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Forget flashcards, let's play!

PlayWorks, a new wing at the Children's Museum of Manhattan, emphasizes discovery over right answers.

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There's a display of classic art images, placed low so tots can see and touch. Below a picture of the Mona Lisa, a child can feel her hair. Below a picture of a Degas sculpture, he can feel the fabric of the dancer's skirt. "Kids who don't have banks of visual images can't scaffold new knowledge," Ackerman explains. "One of the reasons kids have trouble reading is ... they don't know what the words mean because they haven't had that type of experience."

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On preview day, the model firetruck is a hit. Indy Herrera discovers that when he points the hoses at three screens with fake flames, a laser makes the flames disappear, and reveals letters that spell rhyming words like "cat" and "hat." "Let's do it again and see what the letters are now!" he says excitedly to his mother, Ann Marie Prevost.

In the art area, Ms. Prevost watches Anna, one of her 2-year-old triplets, "paint" on a wall-mounted screen that produces bright colors wherever she runs her fingers. It's impressive, Prevost says, because Anna is visually impaired. "This is very cool – she is seeing the colors. Anything with lights is just great for her."

Researchers advised the museum and will be able to use a classroom with a two-way mirror here to build a better understanding of how young children learn. With a $3 million investment to develop the 4,000-square-foot PlayWorks space – a combination of federal and local funds and private donations – Ackerman says the idea is to use it to foster educational collaborations throughout the country. In New York, talks are already under way to see if aspects of PlayWorks can be replicated in community centers and residential buildings. Such efforts are part of a movement to build better bridges between early childhood development and K-12 education.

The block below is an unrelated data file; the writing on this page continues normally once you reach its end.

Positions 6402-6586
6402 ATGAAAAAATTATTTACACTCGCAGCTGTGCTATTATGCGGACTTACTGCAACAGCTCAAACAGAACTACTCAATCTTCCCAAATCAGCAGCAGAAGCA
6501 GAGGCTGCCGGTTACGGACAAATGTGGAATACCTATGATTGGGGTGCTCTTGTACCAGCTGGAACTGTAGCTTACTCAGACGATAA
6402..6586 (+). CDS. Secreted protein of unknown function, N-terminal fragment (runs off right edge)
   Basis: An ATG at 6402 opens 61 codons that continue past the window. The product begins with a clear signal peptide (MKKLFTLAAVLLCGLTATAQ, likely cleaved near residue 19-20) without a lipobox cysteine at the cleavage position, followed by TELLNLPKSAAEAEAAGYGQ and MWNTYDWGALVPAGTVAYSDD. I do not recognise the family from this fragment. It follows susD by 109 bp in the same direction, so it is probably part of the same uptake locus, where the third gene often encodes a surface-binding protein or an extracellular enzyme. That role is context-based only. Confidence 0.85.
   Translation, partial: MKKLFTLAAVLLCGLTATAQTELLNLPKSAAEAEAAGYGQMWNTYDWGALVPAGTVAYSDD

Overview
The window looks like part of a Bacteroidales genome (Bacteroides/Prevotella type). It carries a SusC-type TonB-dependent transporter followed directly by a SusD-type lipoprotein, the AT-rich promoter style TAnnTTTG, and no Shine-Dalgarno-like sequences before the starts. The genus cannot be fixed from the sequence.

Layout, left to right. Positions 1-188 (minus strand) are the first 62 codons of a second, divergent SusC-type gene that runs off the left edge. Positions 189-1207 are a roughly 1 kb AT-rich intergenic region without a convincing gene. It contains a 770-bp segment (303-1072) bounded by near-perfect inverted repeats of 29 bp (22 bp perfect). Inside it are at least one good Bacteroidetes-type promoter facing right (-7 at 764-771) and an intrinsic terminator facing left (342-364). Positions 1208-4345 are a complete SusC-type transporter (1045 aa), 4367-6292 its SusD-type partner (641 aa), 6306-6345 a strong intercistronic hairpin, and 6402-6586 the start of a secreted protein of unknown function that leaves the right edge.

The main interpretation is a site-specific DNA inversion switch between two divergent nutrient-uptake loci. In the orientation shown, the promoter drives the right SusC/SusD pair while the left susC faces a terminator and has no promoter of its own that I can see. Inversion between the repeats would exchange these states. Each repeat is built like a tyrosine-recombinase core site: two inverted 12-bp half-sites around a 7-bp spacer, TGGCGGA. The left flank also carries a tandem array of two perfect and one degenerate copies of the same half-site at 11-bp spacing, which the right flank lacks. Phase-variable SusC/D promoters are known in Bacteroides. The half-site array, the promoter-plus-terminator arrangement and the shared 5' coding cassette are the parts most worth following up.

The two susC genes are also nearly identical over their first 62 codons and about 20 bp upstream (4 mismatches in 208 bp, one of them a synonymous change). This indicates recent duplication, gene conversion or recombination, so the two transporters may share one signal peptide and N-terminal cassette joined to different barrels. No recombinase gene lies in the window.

"It's important for early educators to be intentional in their play, so that while it may look like play, there's content to it," says Harold Leibovitz, a spokesman for the Foundation for Child Development in New York. At the same time, he says, teachers tend to focus more on content than on "the nature of how children learn."

Some universities, for instance, teach child development in the psychology department rather than in the school of education. "You've got 'silos' there that inhibit cross-fertilization," he says. But at a recent roundtable sponsored by the foundation, he was struck by the fact that a dean of an education school, a psychologist, a trainer of early educators, and an expert on learning disabilities all agreed on the need to blend the two worlds.

Among parents who are keenly aware of the learning potential of the early years, there may be a craving to slow down and remember that learning can be fun.

One sign is Wondertime, a new quarterly magazine. Editor Trisha Thompson says that rather than featuring articles on problem-solving (the top 10 ways to toilet train, perhaps), it aims to show parents how to tap into kids' curiosity (as in, how does the toilet flush?). So far, she says, "what we've heard loud and clear from reader mail is the trend against the flashcard- parenting mentality.... We're not thinking about how to get our 2-year-olds into Harvard. The point is to let them explore."

Just having museums where children are allowed to touch is a big relief for parents, Ms. Thompson says. That could explain why people would be willing to pay $9 each for a visit to CMOM.

PlayWorks, with its sophisticated color palette and noise-absorbing ceiling panels, is supposed to be a place where parents can feel relaxed and inspired. There's even an infant area featuring lullabies from around the world.

As her 18-month-old daughter dances to the sound of the Brahms Lullaby, Kathy Powell notes a parent-pleasing detail: "I like the way it's set up so that the kids have to listen to the whole song before playing another one."

Maia Ridberg contributed to this story.